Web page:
Bringing together both emerging voices in the field of architecture in Spain such as Carlos Arroyo Zapatero, a winner of the Europan 6 prize, with more established figures such as Thom Mayne, FAIA, of Morphosis, and Terence Riley, AIA, former chief curator of architecture and design at the Museum of Modern Art, New York, now the director of the Miami Art Museum, for the first time the Center for Architecture partnered with MoMA for a full-day symposium. To accompany the Barcelona in Progress exhibition at the Center and On-Site: New Architecture in Spain at MoMA, the individual presentations and panel discussions addressed the relationship between academia and practice; the role of competitions in engendering built projects; and the interchange between the public and private sectors.

Constructions of Light: 2006 Design Awards
By Bill Millard


Architecture Jury (l-r): Ales Vodopivec; Natalye Appel, FAIA; Moshe Safdie, FAIA
Kristen Richards


Interior Architecture Jury (l-r): Ammar Eloueini; David Salmela, FAIA; Jeffrey Hoover, AIA
Kristen Richards


Projects Jury (l-r): Carol Herselle Krinsky (moderator); Odile Decq; Raymond Huff, AIA; Alan J. Plattus
Kristen Richards

Event: Design Awards Symposium 2006
Speakers: Mark Strauss, FAIA, AICP, President AIANY; Lorenzo Pagnamenta, AIA, chair, Design Awards Committee; moderator Carol Herselle Krinsky, PhD; jurors Natalye Appel, FAIA, Natayle Appel + Associates Architects, LLC; Odile Decq, Odile Decq + Benoît Cornette; Ammar Eloueini, AEDS; Jeffrey Hoover, Tappe Associates; Raymond Huff, Huff + Gooden; Moshe Safdie, FAIA, Moshe Safdie and Associates Inc.; David Salmela, FAIA, David Salmela Architect; Alan Plattus, Yale University; Ales Vodopivec, University of Ljubljana
Organizers: AIA New York Chapter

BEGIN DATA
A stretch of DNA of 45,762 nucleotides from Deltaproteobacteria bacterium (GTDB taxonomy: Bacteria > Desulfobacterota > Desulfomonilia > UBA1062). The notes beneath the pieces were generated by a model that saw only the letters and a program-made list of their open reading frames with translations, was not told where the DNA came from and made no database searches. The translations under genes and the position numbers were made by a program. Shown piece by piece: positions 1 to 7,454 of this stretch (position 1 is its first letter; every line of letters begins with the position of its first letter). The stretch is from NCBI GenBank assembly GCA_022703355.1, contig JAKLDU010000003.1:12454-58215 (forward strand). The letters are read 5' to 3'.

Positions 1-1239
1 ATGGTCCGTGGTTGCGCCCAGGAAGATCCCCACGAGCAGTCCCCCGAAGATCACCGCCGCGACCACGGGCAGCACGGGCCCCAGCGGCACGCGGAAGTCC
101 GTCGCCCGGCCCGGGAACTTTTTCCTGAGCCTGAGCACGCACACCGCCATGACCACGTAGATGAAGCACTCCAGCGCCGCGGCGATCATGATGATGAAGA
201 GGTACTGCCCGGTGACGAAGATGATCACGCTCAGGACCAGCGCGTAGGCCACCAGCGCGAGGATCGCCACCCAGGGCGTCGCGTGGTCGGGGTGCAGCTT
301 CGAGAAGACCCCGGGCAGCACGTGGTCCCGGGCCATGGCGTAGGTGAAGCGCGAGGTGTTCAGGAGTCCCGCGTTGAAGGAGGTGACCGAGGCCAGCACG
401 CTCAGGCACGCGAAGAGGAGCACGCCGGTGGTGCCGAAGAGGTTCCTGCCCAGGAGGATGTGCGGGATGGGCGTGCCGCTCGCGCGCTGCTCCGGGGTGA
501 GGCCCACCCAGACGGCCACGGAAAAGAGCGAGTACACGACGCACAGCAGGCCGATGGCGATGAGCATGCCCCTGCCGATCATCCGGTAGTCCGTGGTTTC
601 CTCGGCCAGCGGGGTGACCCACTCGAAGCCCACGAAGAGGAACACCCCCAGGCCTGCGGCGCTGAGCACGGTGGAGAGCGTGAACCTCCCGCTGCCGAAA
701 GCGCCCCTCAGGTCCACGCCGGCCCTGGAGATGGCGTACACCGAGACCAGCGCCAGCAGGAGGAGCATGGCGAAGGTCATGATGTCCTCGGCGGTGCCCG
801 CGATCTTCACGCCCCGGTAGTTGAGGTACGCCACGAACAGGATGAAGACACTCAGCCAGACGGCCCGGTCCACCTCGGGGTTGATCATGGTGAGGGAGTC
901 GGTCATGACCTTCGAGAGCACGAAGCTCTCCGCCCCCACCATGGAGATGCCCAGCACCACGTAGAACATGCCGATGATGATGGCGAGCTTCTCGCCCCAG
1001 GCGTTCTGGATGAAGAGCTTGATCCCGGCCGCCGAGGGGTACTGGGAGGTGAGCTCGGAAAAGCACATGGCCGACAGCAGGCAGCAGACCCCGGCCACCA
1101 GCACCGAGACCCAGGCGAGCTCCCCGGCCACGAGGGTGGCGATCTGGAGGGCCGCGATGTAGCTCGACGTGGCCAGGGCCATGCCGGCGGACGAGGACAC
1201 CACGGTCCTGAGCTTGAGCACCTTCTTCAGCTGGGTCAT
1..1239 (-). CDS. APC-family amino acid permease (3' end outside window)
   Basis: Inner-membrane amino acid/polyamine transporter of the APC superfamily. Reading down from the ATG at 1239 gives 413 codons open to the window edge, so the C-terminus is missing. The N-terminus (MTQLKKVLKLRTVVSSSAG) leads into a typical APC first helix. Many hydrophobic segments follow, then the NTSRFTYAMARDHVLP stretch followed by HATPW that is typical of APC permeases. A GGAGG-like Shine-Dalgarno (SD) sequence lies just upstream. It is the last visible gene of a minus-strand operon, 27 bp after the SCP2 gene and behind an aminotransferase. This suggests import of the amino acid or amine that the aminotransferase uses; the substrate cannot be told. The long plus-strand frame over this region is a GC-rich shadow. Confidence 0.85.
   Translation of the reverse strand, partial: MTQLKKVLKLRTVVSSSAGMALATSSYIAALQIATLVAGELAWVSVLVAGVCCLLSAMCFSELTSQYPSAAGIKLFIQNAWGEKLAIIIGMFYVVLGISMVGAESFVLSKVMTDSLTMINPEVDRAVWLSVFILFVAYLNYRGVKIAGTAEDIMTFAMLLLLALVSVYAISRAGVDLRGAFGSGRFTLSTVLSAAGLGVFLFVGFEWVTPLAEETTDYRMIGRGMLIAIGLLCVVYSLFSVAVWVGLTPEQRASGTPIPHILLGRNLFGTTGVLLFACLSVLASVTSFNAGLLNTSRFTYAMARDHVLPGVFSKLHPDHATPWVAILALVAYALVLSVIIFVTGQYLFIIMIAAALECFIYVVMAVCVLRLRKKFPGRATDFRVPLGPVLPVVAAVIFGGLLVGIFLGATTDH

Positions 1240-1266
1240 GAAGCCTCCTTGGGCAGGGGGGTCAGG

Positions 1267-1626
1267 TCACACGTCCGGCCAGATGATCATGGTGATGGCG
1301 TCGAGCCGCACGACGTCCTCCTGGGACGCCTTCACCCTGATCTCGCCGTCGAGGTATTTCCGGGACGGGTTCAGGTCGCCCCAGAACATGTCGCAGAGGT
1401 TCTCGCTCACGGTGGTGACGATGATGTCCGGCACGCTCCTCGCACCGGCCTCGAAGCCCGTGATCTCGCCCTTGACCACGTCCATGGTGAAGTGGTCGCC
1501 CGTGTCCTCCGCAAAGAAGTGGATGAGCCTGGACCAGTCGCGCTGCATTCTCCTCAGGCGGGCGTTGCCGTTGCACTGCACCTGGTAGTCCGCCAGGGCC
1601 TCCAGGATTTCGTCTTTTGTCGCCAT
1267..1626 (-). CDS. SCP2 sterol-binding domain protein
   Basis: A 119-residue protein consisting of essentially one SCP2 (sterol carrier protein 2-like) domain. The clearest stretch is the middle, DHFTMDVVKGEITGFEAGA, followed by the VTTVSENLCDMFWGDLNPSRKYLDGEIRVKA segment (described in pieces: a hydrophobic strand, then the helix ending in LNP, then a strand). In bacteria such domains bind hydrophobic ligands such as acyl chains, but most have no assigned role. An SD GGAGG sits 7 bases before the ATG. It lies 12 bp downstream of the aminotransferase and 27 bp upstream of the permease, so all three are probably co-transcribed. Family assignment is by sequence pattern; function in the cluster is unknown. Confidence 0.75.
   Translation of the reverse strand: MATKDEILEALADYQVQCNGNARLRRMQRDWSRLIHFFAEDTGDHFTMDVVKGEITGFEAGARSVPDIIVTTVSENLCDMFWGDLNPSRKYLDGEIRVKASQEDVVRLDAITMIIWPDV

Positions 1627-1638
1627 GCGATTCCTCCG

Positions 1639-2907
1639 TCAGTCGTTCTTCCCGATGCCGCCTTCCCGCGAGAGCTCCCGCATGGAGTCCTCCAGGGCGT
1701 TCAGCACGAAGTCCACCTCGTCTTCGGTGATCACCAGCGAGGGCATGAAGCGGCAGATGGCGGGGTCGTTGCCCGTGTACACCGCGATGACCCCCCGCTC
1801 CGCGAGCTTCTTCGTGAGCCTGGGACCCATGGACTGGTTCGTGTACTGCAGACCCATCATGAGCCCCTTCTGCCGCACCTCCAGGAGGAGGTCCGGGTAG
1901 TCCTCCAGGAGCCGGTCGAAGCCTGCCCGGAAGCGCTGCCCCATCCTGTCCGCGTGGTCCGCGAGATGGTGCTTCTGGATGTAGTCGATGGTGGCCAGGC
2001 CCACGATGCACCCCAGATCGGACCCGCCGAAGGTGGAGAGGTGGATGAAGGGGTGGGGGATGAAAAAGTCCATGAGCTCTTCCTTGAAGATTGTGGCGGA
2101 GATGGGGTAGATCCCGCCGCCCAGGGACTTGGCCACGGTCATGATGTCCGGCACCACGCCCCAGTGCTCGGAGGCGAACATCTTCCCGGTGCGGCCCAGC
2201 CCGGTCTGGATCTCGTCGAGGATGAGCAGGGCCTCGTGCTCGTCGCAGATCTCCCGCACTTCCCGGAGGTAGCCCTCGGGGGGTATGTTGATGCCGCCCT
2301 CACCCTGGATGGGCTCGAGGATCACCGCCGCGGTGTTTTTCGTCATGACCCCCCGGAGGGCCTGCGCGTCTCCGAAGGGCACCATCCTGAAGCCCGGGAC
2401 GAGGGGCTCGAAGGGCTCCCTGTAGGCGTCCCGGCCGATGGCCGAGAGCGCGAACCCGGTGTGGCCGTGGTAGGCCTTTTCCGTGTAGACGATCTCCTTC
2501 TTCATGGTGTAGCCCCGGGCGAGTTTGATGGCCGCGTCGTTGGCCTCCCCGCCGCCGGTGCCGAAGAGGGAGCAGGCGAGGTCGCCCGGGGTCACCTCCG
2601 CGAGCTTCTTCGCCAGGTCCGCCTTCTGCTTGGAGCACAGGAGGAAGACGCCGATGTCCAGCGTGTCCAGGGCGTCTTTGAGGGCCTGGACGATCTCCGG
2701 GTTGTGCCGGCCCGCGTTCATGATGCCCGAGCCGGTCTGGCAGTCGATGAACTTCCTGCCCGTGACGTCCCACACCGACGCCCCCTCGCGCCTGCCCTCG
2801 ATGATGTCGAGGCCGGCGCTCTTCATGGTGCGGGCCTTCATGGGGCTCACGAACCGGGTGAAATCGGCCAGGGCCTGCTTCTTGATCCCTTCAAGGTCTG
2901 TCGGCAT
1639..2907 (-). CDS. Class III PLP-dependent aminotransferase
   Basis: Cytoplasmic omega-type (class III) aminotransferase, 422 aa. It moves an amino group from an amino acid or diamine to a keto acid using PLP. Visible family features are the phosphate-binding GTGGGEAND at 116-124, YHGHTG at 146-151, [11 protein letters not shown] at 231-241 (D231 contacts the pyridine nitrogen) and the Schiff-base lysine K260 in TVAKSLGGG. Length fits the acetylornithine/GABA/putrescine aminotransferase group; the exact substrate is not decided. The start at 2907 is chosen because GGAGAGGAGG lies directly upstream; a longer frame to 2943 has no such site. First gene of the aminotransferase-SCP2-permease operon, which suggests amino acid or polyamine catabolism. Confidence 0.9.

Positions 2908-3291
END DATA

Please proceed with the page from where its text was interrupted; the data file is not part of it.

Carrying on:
Location: Center for Architecture, 05.08.06

Light and spacious designs dominated the AIA New York Chapter 2006 Design Awards in Architecture, Interior Architecture, and Projects. In the presentations and discussions, led by Prof. Carol Herselle Krinsky of NYU, the jurors stressed the ever-cogent appeal of large-scale fenestration, light color palettes, and a resilient modernist composition. Thirty projects from a total of 348 entries received Honor, Merit, and Citation Awards.

The Architecture Honor Award went to the revamped Morgan Library and Museum, a collaboration between Renzo Piano Building Workshop and Beyer Blinder Belle Architects & Planners. Harmonizing the three-part modernist expansion with the existing structure while containing expanded functions within a consistent and site-appropriate building height, the addition brings natural light into a largely underground volume. Attention to sustainability marked Skidmore, Owings & Merrill's 7 World Trade Center in the Architecture Merit Awards category. Adaptive-reuse characterized OpenOffice arts + architecture collaboration with Robert Irwin for Dia:Beacon, and J.M. Lin Architect's Taiwan Foundation for Democracy. The desert slabs of Steven Holl Architect's Planar House channeled the ghost of the Mies Barcelona Pavilion; and a pair of houses by Voorsanger Architects demonstrated the grace and drama of vast glass surfaces.